I Won't Lose! Gunleon ~ Koji Hayama Super Robot Wars Original Sound Collection
If there's one composer in game music that I really enjoy learning more about, it's Koji Hayama. His quirky themes, his ridiculous soundfonts, and bizarre games which he seems to contribute to (i.e. Cho Aniki) seem to highlight what I see as a happy-go-lucky persona. When I saw that he had a compilation album for the series with the most awesome name in the game business — Super Robot Taisen (aka. Super Robot Wars) — I was all over it like butter on toast. I'll be straight up honest with you here, though: Hayama's music generally has an acquired taste (which fortunately I have), and so although I do love this album, and have given it mostly a good review here, you might want to ask yourself a few questions first before purchasing it. Such questions should include: 'do I enjoy random synth vocals in game music?', 'do I know how to turn down the bass on my sound system?', or 'do I have any flat mates?' Read my review to see what Hayama has in store for you — they're not all weird tracks!
The first section of the album features music from Super Robot Taisen Z, and provides us with some of Hayama's most enjoyable themes. In classic Hayama style, "I Won't Lose! Gunleon" and "Land Crasher" each feature hilarious vocals, pumping synth, and epic power chords, resulting in severe 'cheese' and catchiness — something you'd almost expect Bonnie Tyler to sing over the top of. "Pain" is slightly less in your face; featuring a prominent melody, some intriguing bass development, and typical Hayama drum hits and slams, it certainly brings a different feel to the album.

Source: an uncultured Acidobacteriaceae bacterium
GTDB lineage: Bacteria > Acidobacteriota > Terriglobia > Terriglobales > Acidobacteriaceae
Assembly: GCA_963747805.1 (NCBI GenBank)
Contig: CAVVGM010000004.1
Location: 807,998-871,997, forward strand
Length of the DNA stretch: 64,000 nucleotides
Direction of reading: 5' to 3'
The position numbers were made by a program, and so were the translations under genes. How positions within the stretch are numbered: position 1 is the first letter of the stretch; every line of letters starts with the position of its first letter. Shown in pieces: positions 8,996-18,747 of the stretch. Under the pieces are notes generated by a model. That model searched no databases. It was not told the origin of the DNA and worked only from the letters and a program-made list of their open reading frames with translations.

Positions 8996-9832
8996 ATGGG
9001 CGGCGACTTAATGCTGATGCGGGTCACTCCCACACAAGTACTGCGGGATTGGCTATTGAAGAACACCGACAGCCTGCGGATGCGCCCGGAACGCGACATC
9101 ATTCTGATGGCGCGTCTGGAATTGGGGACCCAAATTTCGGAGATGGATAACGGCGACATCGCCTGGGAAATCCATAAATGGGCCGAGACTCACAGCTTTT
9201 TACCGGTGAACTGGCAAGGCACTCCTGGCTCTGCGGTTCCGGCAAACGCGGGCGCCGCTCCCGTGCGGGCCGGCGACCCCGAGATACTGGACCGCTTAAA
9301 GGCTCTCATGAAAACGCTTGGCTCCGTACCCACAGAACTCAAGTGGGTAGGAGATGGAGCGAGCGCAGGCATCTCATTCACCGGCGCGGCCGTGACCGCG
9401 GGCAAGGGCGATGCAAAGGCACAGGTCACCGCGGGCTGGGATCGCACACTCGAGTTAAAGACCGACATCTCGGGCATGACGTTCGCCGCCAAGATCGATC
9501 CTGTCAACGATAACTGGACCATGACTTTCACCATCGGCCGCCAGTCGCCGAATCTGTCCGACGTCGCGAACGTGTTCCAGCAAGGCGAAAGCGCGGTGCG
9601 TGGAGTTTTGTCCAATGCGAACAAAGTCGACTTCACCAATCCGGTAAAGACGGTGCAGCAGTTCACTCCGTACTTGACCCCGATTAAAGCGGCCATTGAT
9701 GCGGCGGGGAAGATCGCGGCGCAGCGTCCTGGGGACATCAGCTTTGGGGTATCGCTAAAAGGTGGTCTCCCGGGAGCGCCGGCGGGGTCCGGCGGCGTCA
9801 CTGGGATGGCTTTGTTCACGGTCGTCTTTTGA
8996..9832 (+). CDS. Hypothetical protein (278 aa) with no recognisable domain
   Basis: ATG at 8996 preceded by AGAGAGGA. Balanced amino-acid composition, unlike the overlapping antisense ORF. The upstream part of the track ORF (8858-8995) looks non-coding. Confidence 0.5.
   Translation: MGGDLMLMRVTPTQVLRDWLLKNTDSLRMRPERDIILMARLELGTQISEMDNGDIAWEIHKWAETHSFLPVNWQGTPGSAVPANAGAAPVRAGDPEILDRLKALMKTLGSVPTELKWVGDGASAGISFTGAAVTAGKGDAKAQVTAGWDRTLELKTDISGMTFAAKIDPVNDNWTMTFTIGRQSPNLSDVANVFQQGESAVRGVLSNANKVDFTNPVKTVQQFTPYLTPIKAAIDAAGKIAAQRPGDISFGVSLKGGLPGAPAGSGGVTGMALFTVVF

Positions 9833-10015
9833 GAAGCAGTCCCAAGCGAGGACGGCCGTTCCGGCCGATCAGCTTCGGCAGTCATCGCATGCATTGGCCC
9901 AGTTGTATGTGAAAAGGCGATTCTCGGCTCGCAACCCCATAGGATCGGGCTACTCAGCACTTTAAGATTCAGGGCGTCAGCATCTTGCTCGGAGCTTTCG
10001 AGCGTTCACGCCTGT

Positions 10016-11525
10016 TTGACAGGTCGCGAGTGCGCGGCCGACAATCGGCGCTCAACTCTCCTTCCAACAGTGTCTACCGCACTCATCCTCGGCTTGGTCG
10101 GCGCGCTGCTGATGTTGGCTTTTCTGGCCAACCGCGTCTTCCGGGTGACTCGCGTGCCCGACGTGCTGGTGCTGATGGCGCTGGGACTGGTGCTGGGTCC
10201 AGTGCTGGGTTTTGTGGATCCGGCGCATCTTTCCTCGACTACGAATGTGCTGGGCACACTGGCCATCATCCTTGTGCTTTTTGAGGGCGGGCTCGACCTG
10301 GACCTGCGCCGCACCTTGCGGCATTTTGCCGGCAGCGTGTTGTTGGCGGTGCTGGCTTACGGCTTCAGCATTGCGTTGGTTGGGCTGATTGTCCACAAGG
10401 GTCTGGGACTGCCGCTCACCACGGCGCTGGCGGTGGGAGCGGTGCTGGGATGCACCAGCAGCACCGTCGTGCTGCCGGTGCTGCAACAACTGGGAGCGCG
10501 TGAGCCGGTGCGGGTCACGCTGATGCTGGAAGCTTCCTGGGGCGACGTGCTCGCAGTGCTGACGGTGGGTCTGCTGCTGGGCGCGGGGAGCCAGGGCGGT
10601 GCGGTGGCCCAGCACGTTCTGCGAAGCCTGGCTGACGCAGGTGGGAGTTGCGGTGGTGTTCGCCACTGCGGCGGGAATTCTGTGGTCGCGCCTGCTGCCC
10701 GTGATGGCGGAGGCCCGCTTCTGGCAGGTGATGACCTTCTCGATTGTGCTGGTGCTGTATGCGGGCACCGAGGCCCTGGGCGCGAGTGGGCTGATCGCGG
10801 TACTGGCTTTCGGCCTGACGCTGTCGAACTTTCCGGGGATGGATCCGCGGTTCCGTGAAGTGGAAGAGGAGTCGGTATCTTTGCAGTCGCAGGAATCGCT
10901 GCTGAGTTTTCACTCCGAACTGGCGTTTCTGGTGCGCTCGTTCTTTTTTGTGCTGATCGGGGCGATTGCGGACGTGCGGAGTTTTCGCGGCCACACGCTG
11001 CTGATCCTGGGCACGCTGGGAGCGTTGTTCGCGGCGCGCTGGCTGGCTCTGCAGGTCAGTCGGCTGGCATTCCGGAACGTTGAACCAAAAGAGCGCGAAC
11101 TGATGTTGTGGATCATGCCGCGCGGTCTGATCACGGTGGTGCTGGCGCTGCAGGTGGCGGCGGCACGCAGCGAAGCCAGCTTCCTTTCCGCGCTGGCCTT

The next two tracks from 3rd Super Robot Taisen Alpha also take upon a similar style. The bizarre vocals reappear in "On My Own Baran Doban + Alpha" and the quirky bass and melodic excellence is certainly a highlight of "The Soul of Alpha + Alpha". There does seem to be a wildcard with the game's third featured track though, since "Gate to Target Shots + Alpha" actually takes upon the style of a darker, militaristic theme. Hayama uses completely different musical devices in the creation of this track, and makes sure that its most striking parts lie in its rhythm and bass parts, rather than the melody.
The last three tracks from Super Robot Taisen Alpha take upon unexpected forms too, especially when we consider the album's first couple of themes. Though "Enraged Spirits (Opening)" does feature his signature synth vocals, it also features orchestral synth, an electronic background, and a rather amusing sword clash to end the track. The two versions of "Oh Spirit to the Sky" are also quite a pleasant addition to this compilation, with each featuring great developed sections and an epic melody. The unexpected thing about the "Oh Spirit to the Sky" tracks is that Hayama doesn't do anything especially weird, and almost seems to follow the code of a normal composer!
Hayama's strengths have always been in his melodies, and truly this small collection is filled with some memorable ones. Moreover, many will enjoy his cheesier tracks, with their power chords and ridiculous pathways to musical development. This is certainly a unique album to add to your collection, but I wouldn't necessarily advise its purchase for anything else other than that it's fun to listen to... or if you just want to have that one track on your iTunes which makes you laugh whenever it comes on in your playlist shuffle! Although I loved it, I won't be giving this album an amazing score due to accessibility reasons (not everybody has crazy musical tastes like me), alongside the fact that it's also just a compilation album.
Super Robot Wars Alpha 3: To the End of the Galaxy: 4-6
Super Robot Wars Alpha: 7-9
THE SOUL OF ALPHA +α